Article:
A changing of the guard, peaceful monkey moms, delightful clinic success and a total birthday bonanza – October went as quickly as it came. With a new house built and a few more volunteers, we’re ready to welcome November and all its adventures.
The beloved Maku, the alpha of our capuchin group, faced a new challenger and, sadly, met his match. Nature has its way of maintaining balance, and now Maku’s son, Namaru, has taken the lead. Maku leaves behind a legacy of 14 offspring and countless memories as he helped former pet capuchins embrace life in the jungle.
Last year Yanay and Cumala (adult female spider monkeys) gave birth to Yayana and Cumbo (can you guess who is whose baby?). Both youngsters are doing remarkably well, more independent every day and playing with the other monkeys outside. Though never far away, both mothers can be seen enjoying the peace of some well-deserved alone time.
SUST Animal Orphan Hospital
Panchin and Almira, male and female woolly monkeys, recently experienced some unusual behaviour. After two weeks of attentive care in our clinic of controlled diets, and treatment, they’ve made a full recovery and rejoined the lively semi-captive group, which now boasts a total of 14 woolly monkeys.
Due to a prolonged drought, we took the opportunity to refresh and maintain the pond in the reptile enclosure. The yellow-spotted river turtles, or Taricayas (their local name), received a clean bill of health from our dedicated vet, Carlotta, and were returned to their rejuvenated pond. As an unexpected surprise, we found one of the spectacled (white) caimans, released more than a year ago, living in the pond. An exciting discovery for our volunteers and staff!
Tocay, the beloved white-throated toucan, has moved to the Tupak enclosure, where he now enjoys the sunshine and fresh air daily.
November holds exciting developments as we prepare to take the next steps for several parrot species, a blue-and-yellow macaw, the male paca Pataku, tamarins Lyanna and Leto, and four yellow-footed tortoises.
We’ve welcomed a young roadside hawk, Garuda, a survivor of a forest fire, as well as Ronin, a young male jaguarundi saved from the illegal pet trade. Both receive dedicated care and attention from our team.
With huge gratitude for the support from the Swiss foundation Susy Utzinger, we’re thrilled to announce the completion of a new living space for our long-term veterinarian, Carlotta. This new space includes a private room with a small kitchenette, shared with our assistant manager, Arthur. The ongoing support from Susy Utzinger is deeply appreciated; from making one-time projects happen, to continually financing the SUSTAOH their impact is incomparable. If you’re curious about all the other amazing projects they do, check them out here. Thank you Susy Utzinger for making so many humans happy and animals healthy!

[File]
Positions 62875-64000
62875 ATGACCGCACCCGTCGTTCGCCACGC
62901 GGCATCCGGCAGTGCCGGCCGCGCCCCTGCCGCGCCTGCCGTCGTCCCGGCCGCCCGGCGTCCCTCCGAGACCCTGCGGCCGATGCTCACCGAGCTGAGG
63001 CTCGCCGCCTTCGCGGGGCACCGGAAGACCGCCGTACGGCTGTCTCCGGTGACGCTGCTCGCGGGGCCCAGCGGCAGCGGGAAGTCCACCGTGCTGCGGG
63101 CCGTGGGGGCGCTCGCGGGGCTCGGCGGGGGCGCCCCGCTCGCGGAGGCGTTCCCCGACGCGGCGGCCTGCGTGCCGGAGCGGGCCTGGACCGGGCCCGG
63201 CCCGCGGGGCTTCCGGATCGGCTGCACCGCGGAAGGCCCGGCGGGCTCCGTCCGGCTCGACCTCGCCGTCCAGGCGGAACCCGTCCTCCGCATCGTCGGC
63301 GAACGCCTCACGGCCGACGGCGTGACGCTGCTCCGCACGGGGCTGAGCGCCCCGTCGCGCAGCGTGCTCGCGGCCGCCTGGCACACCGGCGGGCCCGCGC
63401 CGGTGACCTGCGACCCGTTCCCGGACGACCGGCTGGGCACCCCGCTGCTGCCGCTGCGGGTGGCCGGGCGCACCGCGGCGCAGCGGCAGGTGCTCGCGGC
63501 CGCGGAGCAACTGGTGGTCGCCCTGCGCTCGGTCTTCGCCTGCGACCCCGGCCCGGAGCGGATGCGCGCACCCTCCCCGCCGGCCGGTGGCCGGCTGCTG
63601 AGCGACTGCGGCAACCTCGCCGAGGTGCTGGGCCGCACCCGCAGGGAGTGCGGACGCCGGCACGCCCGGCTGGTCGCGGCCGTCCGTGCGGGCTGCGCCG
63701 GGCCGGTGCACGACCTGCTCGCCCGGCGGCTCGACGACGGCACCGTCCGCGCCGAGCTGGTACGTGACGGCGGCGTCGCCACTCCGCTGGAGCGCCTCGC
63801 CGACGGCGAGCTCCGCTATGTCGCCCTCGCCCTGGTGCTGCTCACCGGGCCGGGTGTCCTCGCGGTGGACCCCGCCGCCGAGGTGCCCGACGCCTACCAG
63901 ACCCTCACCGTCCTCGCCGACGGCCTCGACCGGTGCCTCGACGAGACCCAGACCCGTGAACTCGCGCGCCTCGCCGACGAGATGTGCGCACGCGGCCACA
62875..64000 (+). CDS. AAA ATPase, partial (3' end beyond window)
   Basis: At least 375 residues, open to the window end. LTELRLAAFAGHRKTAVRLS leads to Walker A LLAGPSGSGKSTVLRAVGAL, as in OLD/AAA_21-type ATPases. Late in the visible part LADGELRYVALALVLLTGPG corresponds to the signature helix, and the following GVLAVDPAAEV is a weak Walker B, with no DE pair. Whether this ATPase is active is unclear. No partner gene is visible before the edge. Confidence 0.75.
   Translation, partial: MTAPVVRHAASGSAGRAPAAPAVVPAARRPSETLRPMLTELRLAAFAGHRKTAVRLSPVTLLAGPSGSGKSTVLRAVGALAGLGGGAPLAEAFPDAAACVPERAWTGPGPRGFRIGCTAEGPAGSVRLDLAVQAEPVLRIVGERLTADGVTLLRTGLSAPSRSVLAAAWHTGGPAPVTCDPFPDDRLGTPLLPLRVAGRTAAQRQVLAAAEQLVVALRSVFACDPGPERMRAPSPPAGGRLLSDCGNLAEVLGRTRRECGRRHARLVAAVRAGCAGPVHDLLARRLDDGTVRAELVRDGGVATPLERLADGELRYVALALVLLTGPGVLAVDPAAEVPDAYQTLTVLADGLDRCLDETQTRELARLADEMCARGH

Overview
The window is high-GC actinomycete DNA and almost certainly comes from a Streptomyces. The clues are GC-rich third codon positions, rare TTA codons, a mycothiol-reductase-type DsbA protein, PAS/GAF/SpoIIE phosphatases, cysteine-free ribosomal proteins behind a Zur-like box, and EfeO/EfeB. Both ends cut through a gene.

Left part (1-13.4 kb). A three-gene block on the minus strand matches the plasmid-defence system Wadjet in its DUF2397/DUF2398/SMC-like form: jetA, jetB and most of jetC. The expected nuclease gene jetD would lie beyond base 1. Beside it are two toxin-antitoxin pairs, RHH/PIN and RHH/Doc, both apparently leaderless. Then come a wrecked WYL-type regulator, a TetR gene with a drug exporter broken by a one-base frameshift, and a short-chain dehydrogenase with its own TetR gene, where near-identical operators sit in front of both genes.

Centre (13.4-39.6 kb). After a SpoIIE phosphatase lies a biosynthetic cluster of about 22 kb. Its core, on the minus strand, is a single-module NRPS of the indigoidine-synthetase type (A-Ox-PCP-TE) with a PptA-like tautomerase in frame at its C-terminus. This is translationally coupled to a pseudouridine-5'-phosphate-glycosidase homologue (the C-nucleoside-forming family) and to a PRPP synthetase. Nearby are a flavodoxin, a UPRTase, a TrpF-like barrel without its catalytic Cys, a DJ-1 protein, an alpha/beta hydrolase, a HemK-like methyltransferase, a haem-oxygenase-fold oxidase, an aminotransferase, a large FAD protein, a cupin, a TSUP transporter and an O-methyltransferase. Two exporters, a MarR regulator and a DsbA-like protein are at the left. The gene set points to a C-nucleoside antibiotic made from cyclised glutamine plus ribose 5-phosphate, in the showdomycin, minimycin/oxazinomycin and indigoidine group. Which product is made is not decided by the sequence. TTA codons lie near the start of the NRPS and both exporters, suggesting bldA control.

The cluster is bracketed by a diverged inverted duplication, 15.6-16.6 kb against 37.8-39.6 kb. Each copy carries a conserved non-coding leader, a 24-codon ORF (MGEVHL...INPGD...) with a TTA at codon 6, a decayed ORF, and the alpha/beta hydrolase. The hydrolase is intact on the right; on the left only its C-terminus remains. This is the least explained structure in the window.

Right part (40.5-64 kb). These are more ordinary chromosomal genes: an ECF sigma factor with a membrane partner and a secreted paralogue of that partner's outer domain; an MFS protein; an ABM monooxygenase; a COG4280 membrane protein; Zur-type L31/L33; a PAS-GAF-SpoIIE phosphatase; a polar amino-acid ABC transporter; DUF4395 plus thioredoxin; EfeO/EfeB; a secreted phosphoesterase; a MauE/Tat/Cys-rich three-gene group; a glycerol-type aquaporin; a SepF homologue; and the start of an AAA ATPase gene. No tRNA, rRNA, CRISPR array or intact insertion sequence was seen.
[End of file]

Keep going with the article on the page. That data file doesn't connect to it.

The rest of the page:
Many ex-volunteers gathered for a fantastic afternoon and evening in the Netherlands, catching up on news from Peru, brainstorming new ideas and of course the returning EV pub quiz.
Our volunteer family continues to grow, with three enthusiastic new volunteers in October and more set to join us in November. If you’re up for a unique adventure where monkeys become your rooftop neighbours, then come join us in the Amazon basin or tell your friends about us. Your helping hands make a world of difference!
We were also delighted to welcome two returning volunteers, Irene and Kees from Holland. Their enduring commitment to our EV family abroad is priceless.
October was a month of celebrations, as we marked the birthdays of Marlon, Carlotta, and Olivia. Marlon, renowned for his party-planning talents, treated us to an exhilarating Nerf Gun battle with his village friends, followed by a heartwarming dinner filled with laughter.
And to celebrate the other birthdays what better than to do this with a dress-up party at Halloween!